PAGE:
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Just how hermetically sealed is New York’s insular political culture?

In the September 20 issue of New York magazine, there’s a brief piece by Dan Amira called “Tea House 2011.” Touted in the table of contents as a look at “lesser-known lunatics of the tea party,” the article is supposed to be a peek at the beyond-the-pale madmen who “are operating out of the national spotlight this campaign season.” These aspiring members of Congress get a tiny photo, a brief bio, and a few words on the unquestionable insanity they espouse, to which we’ll all supposedly be subject should the Tea Party get its way come November. Their craziness is taken as so obvious that no analysis is required once their opinions are stated.

And sure enough, of the exactly six would-be congresscritters profiled in this article, there’s an honest-to-God … well … apparent birther in the mix. He’s running for Colorado’s Fourth District. Cory Gardner is also the least outsidery of the bunch, considering that he’s already a state legislator.

But two of the “lesser-known lunatics” are on the list because they (drumroll please) question Social Security and Medicare. Todd Young, running for Indiana’s Ninth District, “[r]eferred to Social Security as a ‘Ponzi scheme.'” And Jesse Kelly, running in Arizona’s Eighth District, “said he ‘would love to eliminate’ Social Security and eventually end Medicare.” He’s also opposed to the minimum wage.

Uh huh. So of the six crazier-than-crazy Tea Party candidates profiled by New York for their “lunacy,” two of them are in there for positions that are widely held by professional economists. Wikipedia’s entry on the minimum wage summarizes surveys finding that as many as “90 percent of the economists surveyed agreed that the minimum wage increases unemployment among low-skilled workers” and “46.8% wanted it completely eliminated.” Similar surveys of economists find that they consider Social security a mess — 85.3 percent agree that “the gap between Social Security funds and expenditures will become unsustainably large within the next fifty years if current policies remain unchanged.” And Hell, even Michael Kinsley agrees it’s a Ponzi scheme (although he thinks that’s OK). And it’s hard to defend Medicare when the program is widely used as an example of a government scheme run amok.

But, in polite New York circles, criticizing Social Security, Medicare and minimum wage laws is just not done — to the point that anybody who ventures in that direction is considered laughable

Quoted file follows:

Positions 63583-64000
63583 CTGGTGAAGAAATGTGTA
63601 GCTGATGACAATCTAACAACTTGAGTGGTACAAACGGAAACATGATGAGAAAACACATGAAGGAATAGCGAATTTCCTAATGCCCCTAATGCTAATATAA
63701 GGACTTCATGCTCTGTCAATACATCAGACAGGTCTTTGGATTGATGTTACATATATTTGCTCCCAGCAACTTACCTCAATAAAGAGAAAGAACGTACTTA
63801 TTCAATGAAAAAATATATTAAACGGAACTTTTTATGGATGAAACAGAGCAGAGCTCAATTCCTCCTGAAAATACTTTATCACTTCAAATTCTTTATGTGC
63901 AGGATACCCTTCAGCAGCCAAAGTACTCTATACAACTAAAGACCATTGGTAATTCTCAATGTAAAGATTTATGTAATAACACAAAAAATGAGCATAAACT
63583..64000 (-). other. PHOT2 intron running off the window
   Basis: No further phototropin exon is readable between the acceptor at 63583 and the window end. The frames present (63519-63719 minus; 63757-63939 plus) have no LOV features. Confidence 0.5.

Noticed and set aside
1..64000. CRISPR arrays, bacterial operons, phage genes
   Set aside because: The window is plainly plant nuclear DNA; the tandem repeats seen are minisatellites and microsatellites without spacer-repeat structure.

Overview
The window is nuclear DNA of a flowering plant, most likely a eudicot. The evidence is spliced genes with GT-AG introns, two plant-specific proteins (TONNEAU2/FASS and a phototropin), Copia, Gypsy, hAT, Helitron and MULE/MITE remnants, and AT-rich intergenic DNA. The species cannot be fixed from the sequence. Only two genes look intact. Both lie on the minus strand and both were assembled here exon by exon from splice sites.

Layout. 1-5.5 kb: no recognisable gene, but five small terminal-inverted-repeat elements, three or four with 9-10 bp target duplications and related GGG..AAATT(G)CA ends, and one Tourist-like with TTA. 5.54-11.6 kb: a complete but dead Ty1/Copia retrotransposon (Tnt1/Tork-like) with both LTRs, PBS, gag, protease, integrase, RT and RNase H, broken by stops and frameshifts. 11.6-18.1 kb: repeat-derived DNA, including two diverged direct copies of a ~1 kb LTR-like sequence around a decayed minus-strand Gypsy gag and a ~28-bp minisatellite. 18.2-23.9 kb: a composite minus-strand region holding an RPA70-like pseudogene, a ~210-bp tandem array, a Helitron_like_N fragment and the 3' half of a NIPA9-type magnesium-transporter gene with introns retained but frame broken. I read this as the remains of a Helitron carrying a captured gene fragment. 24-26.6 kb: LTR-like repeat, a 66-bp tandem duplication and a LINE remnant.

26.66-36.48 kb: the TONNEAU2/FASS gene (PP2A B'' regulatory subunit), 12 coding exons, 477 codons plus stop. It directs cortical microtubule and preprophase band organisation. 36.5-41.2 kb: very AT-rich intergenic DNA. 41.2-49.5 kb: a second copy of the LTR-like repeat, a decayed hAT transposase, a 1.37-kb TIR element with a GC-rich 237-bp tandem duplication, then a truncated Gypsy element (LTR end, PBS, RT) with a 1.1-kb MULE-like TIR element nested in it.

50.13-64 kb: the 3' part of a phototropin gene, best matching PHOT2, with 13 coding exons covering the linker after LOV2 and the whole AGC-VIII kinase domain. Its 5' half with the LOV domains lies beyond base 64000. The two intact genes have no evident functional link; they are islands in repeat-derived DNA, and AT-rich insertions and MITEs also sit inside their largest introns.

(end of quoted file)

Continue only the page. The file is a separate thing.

From time to time, I miss the sophistication of my old digs. But whenever I get to hankering for exotic restaurants, creative theater and innovative arts in my home town, all I need for a cure is a reminder of the … well … lunatics who run the show there.

Christine O’Donnell may well represent America

Granted that newly minted Republican candidate for one of Delaware’s U.S. Senate seats, Christine O’Donnell, dwells at the intersection of crazy and stupid, but you have to wonder whether it was such a good tactic for GOP hierarchy to essentially forbid voters to support her in a decade in which they’ve pissed away their credibility, and whether it’s wise for her opponents to continue to emphasize her mortgage default and her creative accounting during an era when Americans have demonstrated themselves to possess the financial acumen of your average crack whore with a stolen credit card.

Crazy, stupid, financially irresponsible and despised by the establishment? Americans may decide to send somebody just like themselves to the Senate.

And no, I’m not suggesting that a smarmy control freak like Chris Coons is better. I’m just intrigued by how closely we’re approaching menckenesque perfection.

I’m sitting out the congressional election

Here in Arizona’s first congressional district — a monstrosity of 58,608 miles into which you could drop New York State with room to rattle around — the incumbent Rep. Ann Kirkpatrick appears likely to join the tide of congressional Democrats polishing up their resumes after November. Should that happen, her successor will be Paul Gosar, a Flagstaff dentist who won the favor of both Sarah Palin and Joe Arpaio — the Arizona equivalent of having an image of the madonna appear in the steam on your bathroom window.